Monday, November 16th 2015
U.S. Public Diplomacy After the Paris Attacks – Unanswered Questions
Donald M. Bishop
The attacks in Paris are already prompting a major rethinking of American strategy in the fight against ISIS, Islamism, and jihad. The new thinking must soon embrace Public Diplomacy. The initial State Department and White House meetings might begin with questions posed earlier on the Public Diplomacy Council website.
The first set of ten questions comes from my own July 13, 2015, essay, “Hearts and Minds: Ten Questions for the President.” They get down to specifics.
1. How many people will you add to the State Department’s effort to counter violent extremism? Tens or hundreds? How many will have firsthand experience listening to audiences? How many will have the hard language and cultural skills needed for success?
2. Some previous initiatives were long on rhetoric and short on money – “unfunded mandates” that petered out. How much new money will be provided?
3. If there is no increase in funding, what programs or functions in Public Diplomacy will be trimmed to free up funds?
4. How will you shift the State Department’s overall priorities to give more focus to the “values” dimension of the fight against Daesh and violent extremism?
5. Many development programs administered by the U.S. Agency for International Development advance values. How will you strengthen the alignment of USAID and Public Diplomacy programs, both in Washington and at American embassies and consulates?
6. You said the United States will work with partners. The launching of the Sawab Center in Abu Dhabi as a platform to “support the efforts of governments, religious leaders and scholars, corporate leaders, public figures and individuals to stand up” seems a good start, but it’s just a start. What’s next?
7. You said one task is to “counter ISIL’s hateful propaganda, especially online.” Social media do not reach all the populations influenced by Daesh. How will you strengthen U.S. international broadcasting, for instance?
8. In a contest for hearts and minds, will you surge the international education and exchange programs that bring foreign scholars and leaders to the U.S.?
9. Will you reverse the downward trend in support for foreign area studies and critical languages in American schools and universities?
10. The armed forces – in their information operations, civil affairs, and military information support operations (MISO) functions – have ideas and resources. How will you improve coordination and alignment of these DOD elements with the State Department’s Public Diplomacy?
Six more searching questions were posed by former Under Secretary of Defense for Policy Michèle Flournoy and Richard Fontaine of the Center for New American Progress in their August, 2015, report, “An intensified Approach to Combating the Islamic State.” For my gist, click here. I’ve added numbers to questions drawn from a long paragraph.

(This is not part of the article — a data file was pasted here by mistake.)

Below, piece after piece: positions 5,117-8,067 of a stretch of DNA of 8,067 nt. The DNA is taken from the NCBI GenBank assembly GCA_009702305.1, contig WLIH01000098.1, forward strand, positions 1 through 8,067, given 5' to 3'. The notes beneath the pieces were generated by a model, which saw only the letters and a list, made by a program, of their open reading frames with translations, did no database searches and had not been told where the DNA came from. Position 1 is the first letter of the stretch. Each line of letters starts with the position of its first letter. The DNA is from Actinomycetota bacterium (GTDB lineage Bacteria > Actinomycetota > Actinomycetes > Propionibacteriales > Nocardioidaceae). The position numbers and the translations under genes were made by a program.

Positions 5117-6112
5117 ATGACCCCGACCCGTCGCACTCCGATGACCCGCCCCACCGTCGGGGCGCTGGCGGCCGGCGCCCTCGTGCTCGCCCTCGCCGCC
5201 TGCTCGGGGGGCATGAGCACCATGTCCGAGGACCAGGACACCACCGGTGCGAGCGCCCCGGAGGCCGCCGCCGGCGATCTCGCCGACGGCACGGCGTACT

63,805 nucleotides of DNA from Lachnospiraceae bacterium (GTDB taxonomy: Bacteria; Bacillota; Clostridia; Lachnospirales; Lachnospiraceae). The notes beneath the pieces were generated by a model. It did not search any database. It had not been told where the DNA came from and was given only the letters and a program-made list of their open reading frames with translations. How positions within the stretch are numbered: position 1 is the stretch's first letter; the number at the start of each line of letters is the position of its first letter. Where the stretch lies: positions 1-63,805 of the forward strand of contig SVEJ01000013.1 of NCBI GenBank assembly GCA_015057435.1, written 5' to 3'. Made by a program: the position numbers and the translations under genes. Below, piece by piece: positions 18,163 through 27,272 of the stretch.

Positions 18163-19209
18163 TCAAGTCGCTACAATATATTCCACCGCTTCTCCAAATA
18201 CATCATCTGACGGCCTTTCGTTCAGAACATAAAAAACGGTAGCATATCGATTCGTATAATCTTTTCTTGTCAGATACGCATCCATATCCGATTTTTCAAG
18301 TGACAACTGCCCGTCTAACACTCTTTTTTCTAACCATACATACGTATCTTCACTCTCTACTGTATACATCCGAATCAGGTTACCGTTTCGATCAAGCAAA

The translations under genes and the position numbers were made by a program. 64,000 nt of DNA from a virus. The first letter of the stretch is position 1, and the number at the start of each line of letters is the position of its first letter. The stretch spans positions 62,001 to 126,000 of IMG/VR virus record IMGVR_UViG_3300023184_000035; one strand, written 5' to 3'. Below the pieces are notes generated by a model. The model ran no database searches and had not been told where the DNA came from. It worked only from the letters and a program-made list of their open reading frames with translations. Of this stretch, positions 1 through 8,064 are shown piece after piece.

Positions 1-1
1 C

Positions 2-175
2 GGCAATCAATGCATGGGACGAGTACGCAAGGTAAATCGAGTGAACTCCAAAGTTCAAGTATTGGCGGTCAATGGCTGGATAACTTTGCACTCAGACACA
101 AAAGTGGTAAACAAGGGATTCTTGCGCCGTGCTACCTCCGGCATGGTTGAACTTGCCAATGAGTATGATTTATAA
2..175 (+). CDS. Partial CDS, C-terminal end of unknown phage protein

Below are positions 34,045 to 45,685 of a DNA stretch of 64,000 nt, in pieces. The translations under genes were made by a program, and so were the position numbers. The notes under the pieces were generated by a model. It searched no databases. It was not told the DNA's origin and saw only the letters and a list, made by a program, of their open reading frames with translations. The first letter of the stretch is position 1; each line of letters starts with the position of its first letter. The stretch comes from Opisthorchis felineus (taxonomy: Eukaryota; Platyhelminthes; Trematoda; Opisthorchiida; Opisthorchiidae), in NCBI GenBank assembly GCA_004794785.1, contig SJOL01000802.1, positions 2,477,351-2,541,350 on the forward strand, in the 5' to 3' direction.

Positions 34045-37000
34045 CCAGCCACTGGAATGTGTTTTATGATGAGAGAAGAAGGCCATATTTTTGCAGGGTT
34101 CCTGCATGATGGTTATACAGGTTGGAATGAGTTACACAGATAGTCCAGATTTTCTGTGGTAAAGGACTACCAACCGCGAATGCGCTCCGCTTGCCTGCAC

1. Should the United States press Saudi Arabia to stop its export of Wahhabism across the Islamic world?
2. Should U.S. leaders openly call for the separation of state and religion in the Muslim world?
3. Should they give greater priority to addressing the failure of states across the Arab world to meet the basic needs and address the grievances of substantial segments of their populations?
4. Should the United States renew its push for democratic reform in the Arab world, even among friendly autocracies, or count on them to impose stability through repression?
5. Should Washington press European allies who have failed to integrate Muslim immigrant populations into their societies to take a different approach?
6. And are American leaders willing to scrutinize their country’s own treatment of U.S. Muslim communities and change course where heavy-handed surveillance has trumped community engagement and alienated the very communities they seek to make resilient to radicalization?
I could elaborate on each question, but for now, we might add a footnote to the first question posed by Michèle Flournoy and Richard Fontaine – referring to the export of Wahhabism. In his report in The Washington Post on Molenbeek, “The Belgian neighborhood indelibly linked to jihad,” Steve Mufson wrote, “Today, the neighborhood has more than a dozen mosques, many of them tucked into old buildings. In some cases, more hard-line Muslims took over the boards of existing mosques, Benyaich says, and the orientation of some mosques is still in flux.”
Mufson quoted Bilal Benyaich, senior fellow at the Itinera Institute in Brussels. “Benyaich says that the Saudi message has played well to the children of immigrants who were suffering an identity crisis. And now the Islamic State has stepped in and caught on.”